Positive Change in the New Year
Written by Jennifer Cooper, MS Psychology, C4 Foundation’s Director of Programs
Here we are again. The beginning of a new year. With all its promise and possibility. This is the time of year when a good portion of us begin to analyze what is going well in our lives and what is not. Often, we are looking to change things for the better, but have you ever noticed that change usually entails taking something away? Taking away habits, taking away pounds, even taking away whole food groups! It usually involves some sort of punishment for us, a restriction from something we think we are doing wrong. Let’s face it, resolutions tend to be inherently self-critical. Now I know that this can include a change for the better, but maybe we are approaching it with the wrong method.
When we approach the change of unwanted behaviors with punishment, we are making the process of change a negative experience. It can be counterproductive to place this stress and pressure on ourselves. The focus on the negative, or what is wrong, could be exactly what is inhibiting the change in the first place. Perhaps the right approach entails adding a little something positive into our lives, and those habits and vices that we are trying to restrict will just take a back seat. Find something we love to do outdoors, and maybe that extra weight will come off naturally, no special diet required. Replace the evening social media scrolling with family dinner and the evening conversation and reconnection will be something that you look forward to every day, with the added bonus of decreased screen time. Add that cooking class and nutrition instruction to the calendar and becoming healthier in the new year becomes second nature.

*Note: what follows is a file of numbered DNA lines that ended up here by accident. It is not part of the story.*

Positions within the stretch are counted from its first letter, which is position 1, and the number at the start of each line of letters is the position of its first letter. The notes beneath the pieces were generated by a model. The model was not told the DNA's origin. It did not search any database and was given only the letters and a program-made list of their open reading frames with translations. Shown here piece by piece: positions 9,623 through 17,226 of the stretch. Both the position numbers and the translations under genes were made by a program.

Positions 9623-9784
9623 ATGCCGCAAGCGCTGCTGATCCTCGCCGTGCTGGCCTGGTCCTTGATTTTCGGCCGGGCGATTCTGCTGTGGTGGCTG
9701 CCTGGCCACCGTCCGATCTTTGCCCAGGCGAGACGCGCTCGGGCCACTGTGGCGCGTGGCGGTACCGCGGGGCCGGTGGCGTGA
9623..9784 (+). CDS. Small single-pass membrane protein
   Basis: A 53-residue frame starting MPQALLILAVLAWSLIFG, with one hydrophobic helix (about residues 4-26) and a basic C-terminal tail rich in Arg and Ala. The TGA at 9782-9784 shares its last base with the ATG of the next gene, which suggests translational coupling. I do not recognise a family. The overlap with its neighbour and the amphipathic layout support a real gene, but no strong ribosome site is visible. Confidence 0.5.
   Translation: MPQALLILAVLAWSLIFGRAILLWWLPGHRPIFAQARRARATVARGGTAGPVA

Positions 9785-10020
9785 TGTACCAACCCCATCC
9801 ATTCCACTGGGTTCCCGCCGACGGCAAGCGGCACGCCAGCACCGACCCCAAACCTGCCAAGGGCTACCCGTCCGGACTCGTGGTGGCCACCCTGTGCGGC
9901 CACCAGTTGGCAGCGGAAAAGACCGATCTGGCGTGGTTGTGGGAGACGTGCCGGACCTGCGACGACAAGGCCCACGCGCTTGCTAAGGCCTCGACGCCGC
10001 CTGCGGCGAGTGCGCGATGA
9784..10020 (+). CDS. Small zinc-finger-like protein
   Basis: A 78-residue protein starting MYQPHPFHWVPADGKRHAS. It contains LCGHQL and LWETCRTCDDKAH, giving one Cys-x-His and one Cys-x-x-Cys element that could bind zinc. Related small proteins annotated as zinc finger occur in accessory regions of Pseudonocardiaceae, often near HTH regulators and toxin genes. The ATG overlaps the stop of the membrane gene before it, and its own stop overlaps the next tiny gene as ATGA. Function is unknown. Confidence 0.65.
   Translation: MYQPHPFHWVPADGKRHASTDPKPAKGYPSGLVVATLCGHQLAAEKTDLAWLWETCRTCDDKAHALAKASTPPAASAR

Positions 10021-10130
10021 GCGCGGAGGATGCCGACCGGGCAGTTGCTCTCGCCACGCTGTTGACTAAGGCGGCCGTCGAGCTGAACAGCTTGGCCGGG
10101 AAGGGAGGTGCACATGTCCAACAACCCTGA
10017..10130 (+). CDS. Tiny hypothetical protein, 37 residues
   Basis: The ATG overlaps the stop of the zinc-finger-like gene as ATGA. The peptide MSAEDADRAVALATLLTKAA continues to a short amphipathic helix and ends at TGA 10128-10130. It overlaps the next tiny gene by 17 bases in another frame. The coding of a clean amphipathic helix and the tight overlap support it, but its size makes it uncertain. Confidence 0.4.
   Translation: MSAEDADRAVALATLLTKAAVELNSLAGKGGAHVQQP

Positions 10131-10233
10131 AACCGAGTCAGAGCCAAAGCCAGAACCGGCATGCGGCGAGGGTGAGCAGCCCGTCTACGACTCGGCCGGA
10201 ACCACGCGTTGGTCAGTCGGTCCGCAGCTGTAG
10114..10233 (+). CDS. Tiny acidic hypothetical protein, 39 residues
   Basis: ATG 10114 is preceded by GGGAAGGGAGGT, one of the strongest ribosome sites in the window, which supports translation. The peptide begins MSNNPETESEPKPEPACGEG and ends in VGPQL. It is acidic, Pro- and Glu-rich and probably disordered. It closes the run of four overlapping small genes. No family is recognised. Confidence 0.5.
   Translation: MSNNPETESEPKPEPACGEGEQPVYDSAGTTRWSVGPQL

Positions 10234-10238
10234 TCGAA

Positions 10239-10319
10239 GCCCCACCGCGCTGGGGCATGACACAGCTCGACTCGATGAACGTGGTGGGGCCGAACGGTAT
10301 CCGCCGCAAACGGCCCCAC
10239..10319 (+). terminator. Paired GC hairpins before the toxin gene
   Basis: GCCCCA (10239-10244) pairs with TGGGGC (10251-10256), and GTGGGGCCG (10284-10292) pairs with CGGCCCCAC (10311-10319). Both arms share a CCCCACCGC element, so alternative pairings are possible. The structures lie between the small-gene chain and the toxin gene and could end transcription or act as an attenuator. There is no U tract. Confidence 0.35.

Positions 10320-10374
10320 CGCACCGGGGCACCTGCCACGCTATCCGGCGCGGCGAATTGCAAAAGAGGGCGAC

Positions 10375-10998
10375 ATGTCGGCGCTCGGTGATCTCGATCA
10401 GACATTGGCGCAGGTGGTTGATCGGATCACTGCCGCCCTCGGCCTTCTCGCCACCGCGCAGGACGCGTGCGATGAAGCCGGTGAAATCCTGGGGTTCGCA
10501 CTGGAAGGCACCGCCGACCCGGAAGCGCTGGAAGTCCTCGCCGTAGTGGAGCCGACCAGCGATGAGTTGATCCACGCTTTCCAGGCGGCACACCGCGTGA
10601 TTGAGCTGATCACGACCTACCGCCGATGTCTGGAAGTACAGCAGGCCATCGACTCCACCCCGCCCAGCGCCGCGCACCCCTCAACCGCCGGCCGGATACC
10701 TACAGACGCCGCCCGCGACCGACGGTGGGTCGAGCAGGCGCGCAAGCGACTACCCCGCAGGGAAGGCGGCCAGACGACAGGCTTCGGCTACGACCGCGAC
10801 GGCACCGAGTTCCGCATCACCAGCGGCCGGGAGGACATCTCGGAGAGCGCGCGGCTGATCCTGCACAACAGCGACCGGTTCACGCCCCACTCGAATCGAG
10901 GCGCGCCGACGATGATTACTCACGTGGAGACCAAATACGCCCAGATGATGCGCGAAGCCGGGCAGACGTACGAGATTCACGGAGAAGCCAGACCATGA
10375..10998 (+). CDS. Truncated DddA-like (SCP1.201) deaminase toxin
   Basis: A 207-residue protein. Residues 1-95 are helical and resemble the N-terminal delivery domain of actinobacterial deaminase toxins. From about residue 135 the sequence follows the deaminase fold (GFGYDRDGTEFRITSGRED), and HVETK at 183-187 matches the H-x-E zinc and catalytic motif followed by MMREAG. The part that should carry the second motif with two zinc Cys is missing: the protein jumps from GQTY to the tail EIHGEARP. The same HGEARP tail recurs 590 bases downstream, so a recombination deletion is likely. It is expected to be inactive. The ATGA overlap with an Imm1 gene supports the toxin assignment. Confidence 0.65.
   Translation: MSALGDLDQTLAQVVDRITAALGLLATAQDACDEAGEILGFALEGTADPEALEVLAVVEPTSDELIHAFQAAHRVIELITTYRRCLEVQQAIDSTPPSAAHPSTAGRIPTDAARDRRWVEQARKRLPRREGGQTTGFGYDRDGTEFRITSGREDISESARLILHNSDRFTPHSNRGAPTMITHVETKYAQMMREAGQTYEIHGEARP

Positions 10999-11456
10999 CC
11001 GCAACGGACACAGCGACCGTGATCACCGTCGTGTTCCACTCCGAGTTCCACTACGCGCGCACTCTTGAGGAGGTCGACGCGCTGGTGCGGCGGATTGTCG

Releasing some of the self-criticism and restriction and adopting a little self-compassion may be all that we need for a successful and healthy year ahead. With a solid portion of self-compassion, we are far less likely to fear failure and much more likely to seek out new experiences. Research shows that 80% of New Year’s resolutions fail by mid-February. Maybe if we approach resolutions as an opportunity to add something to our lives instead of taking something away, our aspirations will survive well into the next year and beyond!
Written by Jennifer Cooper, MS Psychology, C4 Foundation’s Director of Programs
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